That Verdi and Piave achieved their goal of making the tragedy of their setting of the Dumas drama universally affecting was apparent in every moment of Piedmont Opera’s staging of La traviata. Perpetuating an association with the company that proved splendidly fruitful in Piedmont Opera’s 2019 and 2021 productions of Donizetti’s Maria Stuarda and Puccini’s Suor Angelica and Gianni Schicchi, Steven LaCosse directed this staging of La traviata with imagination fueled by unmistakable affection for the score. Unlike some of his directorial counterparts, whose work controverts even the most generalized animas of composers’ and librettists’ intentions, LaCosse tasks himself with telling operas’ stories in his own ways rather than telling his own stories using the operas with which he is entrusted.

Aided in this production by elegant set designs by Howard Jones, the effectiveness of which was diminished only by the too-obvious symbolism of an oversized frame that held painted tableaux in the first and second act being empty in Act Three, Norman Coates’s atmospheric but often excessively dark lighting, opulent costumes borrowed from Sarasota Opera and coordinated in Winston-Salem by Ann M. Bruskkiewitz, and typically attractive but unobtrusive wigs and makeup by Martha Ruskai, LaCosse returned La traviata to the Nineteenth-Century setting that Verdi wanted but was denied by the Venetian censor. Gary Taylor’s choreography raucously brought the frenetic energy of Spanish fiestas to Flora’s party in Act Two. Fondly traditional but never stodgy, this Traviata was both familiar and fresh.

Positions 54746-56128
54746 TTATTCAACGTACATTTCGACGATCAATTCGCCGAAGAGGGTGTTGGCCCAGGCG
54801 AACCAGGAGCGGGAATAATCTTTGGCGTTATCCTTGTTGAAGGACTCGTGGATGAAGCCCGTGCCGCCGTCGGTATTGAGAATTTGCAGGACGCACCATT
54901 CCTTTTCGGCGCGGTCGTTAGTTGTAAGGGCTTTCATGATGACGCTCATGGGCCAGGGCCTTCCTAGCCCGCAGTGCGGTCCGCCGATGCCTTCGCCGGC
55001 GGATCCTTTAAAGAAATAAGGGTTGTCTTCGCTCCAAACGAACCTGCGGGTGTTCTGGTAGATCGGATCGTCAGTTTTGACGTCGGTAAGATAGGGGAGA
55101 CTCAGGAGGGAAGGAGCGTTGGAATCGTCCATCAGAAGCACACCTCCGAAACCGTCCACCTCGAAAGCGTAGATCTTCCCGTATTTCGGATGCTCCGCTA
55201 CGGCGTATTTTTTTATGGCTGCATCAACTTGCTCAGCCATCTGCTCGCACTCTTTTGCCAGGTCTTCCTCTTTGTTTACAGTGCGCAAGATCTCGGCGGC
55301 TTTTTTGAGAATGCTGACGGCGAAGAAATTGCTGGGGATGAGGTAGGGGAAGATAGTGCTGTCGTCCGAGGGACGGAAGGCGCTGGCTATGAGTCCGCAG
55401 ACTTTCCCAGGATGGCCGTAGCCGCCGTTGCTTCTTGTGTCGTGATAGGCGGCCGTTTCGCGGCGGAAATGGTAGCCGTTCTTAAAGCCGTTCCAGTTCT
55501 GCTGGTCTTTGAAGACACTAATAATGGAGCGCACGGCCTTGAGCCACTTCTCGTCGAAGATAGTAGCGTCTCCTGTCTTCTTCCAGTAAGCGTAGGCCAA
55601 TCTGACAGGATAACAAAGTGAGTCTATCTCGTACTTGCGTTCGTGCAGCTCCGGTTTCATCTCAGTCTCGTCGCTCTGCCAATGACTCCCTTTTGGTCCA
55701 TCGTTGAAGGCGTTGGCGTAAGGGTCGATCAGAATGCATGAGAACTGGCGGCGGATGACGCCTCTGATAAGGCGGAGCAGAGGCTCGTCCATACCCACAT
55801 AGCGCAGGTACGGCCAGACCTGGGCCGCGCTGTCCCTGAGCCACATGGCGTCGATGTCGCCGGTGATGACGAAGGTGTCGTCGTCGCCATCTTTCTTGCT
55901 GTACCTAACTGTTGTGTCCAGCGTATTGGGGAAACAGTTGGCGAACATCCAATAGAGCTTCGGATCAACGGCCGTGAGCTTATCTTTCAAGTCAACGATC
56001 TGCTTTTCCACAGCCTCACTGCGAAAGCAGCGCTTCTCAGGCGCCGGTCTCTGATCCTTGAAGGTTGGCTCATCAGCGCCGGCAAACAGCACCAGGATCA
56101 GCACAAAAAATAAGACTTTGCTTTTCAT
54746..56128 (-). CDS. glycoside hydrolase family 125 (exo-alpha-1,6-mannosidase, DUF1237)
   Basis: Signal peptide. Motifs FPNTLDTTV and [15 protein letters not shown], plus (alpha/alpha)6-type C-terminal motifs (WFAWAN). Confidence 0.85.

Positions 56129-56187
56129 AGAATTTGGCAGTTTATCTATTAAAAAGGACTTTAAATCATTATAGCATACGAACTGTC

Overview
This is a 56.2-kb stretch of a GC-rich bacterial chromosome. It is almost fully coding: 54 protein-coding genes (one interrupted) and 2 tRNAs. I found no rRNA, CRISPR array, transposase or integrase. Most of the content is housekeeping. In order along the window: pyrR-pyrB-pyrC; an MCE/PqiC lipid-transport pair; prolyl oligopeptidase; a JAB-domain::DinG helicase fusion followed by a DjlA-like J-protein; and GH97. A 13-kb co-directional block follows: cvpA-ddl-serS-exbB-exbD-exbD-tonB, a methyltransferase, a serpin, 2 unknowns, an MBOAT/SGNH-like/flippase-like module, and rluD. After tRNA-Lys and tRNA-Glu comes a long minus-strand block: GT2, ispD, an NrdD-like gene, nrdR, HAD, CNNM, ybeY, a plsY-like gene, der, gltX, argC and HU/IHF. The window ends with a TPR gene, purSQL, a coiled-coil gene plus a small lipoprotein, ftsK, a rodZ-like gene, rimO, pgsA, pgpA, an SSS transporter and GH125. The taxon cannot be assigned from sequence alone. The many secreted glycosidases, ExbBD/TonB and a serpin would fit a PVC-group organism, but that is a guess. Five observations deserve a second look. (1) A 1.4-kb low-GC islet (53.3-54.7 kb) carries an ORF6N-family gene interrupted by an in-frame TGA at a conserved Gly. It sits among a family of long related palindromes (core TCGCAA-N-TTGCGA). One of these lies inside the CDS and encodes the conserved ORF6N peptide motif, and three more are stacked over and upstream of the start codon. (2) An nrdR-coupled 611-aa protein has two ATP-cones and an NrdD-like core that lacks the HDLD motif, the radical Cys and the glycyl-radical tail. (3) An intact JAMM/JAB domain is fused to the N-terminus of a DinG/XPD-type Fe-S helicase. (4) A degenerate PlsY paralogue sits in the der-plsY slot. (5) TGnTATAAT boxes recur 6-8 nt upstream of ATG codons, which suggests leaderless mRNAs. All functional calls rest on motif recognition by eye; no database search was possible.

Alongside LaCosse’s insightful direction, the conducting of Music Director James Allbritten reliably integrates the constituent elements of Piedmont Opers productions into cohesive theatrical experiences. In recent seasons, Allbritten has demonstrated his mastery of a broad array of repertoire, and his conducting of this performance of La traviata was distinguished by particularly eloquent handling of a beloved score. Espousing neither the view that La traviata is too popular to require study and reevaluation nor the assertion that a conductor must approach Verdi’s music radically and idiosyncratically in order to manifest individuality, Allbritten paced the score with keen focus on permitting the opera’s crucial relationships to develop and evolve organically via the music. Unafraid of grand dramatic gestures and dulcet lyricism, he expertly accentuated the contrasts between outward appearances and inner feelings, a vital component of La traviata and of Verdi’s operas in general.